Sunday, August 21, 2016

Double Review: The Blob (1958) and The Wolf Man (1941)

Young "Steven" McQueen plays protagonist Steve in The Blob

I am a self-proclaimed horror movie fan. As a devotee of the genre, I love its towering canonical classics (the 1930s Universal horror films, GojiraNight of the Living Dead, John Carpenter's The Thing), its overlooked but easy to defend hidden gems (MartinThe Descent, Candyman), and even its schlocky fringe entries (Haxan, Hollywood Chainsaw Hookers, Mountain of the Cannibal God) on the border between horror and comedy.

Of course I don't love every horror film I watch (e.g., most of the recent remakes of 1970s classics), and there are horror films I deliberately avoid (e.g., Human Centipede).

But I really enjoyed The Blob. I was aware of it, of course, but never got around to seeing it until a couple weekends ago -- as part of the Criterion Collection, it streams on Hulu Plus. It is a fun, well-constructed monster movie combined with a teen exploitation melodrama. It is infused with 1950s Cold War paranoia (the titular Blob is red after all) and sublimated teen sexuality. The movie maintains a fast clip and uses its studio-set mise-en-scene evocatively.

Check out the spooky meat locker!

A very young "Steven" McQueen plays protagonist Steve, a morally upstanding "good kid" who nevertheless pals around with his small town's group of resident juvenile delinquents. While out on a date with his girlfriend Jane (Aneta Corseaut), Steve sees a strange object drop out of the night sky and rushes to investigate. The object is a small meteorite containing the titular blob -- before Steve arrives, a local farmer finds the meteorite and gets attacked by the slimy, gelatinous entity.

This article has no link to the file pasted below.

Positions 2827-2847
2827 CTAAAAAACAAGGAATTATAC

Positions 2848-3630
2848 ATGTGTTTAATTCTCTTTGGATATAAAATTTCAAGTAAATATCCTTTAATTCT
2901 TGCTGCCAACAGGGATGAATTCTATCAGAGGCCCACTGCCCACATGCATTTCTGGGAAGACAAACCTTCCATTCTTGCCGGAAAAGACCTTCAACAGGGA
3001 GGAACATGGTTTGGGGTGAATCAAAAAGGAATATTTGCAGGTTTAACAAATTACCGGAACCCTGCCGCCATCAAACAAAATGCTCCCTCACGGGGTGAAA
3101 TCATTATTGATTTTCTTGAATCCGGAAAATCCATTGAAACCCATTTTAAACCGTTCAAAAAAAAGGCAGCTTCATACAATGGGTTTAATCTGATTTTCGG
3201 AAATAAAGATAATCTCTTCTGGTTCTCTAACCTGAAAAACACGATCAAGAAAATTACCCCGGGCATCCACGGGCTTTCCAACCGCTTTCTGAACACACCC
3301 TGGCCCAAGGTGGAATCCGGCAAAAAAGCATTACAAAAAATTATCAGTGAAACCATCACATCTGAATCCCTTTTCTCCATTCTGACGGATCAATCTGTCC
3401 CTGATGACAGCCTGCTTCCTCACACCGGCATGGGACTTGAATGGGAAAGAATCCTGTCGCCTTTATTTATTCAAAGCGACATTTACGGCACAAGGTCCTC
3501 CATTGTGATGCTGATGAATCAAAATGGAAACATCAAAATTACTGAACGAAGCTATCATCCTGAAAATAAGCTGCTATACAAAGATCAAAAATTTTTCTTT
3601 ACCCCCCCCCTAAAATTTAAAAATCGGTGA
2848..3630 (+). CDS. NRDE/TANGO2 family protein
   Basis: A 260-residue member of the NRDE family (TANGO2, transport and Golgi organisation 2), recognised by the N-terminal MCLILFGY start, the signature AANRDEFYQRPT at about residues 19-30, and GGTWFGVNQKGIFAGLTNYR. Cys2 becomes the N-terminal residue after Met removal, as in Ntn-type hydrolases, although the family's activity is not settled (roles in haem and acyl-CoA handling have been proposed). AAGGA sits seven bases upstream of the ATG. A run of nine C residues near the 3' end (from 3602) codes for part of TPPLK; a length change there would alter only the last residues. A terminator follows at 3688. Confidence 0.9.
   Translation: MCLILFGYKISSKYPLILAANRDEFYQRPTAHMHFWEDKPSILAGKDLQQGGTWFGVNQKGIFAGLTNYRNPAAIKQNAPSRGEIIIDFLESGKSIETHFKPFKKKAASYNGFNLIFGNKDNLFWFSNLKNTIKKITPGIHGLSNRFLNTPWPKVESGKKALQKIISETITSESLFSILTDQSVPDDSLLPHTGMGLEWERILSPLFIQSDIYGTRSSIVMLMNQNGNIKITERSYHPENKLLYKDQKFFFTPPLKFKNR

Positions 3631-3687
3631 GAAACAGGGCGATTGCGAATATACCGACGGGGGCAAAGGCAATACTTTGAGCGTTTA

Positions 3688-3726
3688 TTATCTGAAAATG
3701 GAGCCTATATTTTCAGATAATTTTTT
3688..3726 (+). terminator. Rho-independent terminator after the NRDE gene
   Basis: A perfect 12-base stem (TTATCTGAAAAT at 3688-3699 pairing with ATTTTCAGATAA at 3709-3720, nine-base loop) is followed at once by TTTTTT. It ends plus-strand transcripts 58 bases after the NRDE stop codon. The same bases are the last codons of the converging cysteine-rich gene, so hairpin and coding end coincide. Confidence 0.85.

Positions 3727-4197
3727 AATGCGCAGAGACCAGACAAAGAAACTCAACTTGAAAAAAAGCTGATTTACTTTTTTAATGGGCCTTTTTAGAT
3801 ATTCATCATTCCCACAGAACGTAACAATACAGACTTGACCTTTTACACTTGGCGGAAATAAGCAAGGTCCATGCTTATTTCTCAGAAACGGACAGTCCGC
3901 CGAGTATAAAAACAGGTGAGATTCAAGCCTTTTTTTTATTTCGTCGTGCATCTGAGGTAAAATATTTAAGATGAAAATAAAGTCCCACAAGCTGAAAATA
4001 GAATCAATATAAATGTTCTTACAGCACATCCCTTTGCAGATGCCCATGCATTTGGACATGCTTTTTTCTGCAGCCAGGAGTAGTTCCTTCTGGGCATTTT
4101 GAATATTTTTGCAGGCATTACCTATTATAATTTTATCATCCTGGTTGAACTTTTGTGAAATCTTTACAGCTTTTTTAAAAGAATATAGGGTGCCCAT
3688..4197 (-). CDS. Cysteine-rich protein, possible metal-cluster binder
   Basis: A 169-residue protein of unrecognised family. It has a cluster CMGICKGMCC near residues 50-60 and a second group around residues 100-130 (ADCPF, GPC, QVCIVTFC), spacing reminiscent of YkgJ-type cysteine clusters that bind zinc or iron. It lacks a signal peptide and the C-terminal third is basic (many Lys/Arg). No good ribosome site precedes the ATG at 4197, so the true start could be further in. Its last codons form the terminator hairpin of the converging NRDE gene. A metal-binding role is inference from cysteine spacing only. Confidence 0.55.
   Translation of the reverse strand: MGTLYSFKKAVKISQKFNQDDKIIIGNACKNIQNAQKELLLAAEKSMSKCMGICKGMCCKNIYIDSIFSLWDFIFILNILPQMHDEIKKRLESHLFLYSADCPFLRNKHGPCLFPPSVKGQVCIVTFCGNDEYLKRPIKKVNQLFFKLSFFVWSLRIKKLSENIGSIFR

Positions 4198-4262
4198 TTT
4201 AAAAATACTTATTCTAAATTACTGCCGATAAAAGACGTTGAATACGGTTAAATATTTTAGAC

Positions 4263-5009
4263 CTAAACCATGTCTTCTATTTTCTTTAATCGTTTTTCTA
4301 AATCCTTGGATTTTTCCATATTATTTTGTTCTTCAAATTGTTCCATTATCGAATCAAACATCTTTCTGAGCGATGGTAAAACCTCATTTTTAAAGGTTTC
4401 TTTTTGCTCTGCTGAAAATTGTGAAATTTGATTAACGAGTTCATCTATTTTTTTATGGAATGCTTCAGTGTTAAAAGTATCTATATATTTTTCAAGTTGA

Despite its predictable plot and some hamfisted B-movie acting, The Blob's built-in schlockiness saves it, as do its cool, visceral blob effects. The two go hand-in hand. For example, I laughed more than I got scared during the scene when Steve sees the doctor being attacked by the blob through the window. But that's okay: The Blob is a film that needn't be scary to be pleasurable. In some ways, the film does credit to fans of the monster movie genre by faithfully honoring its conventions and keeping the pace brisk.

God help me, the first time I saw this well-made scene I laughed at poor Dr. Hallen's violent death. 

McQueen is a treat to watch, as is Earl Rowe as Lieutenant Dave, the one cop on the local police force who takes Steve seriously and believes his claims about the monster before anyone else (besides Jane) does.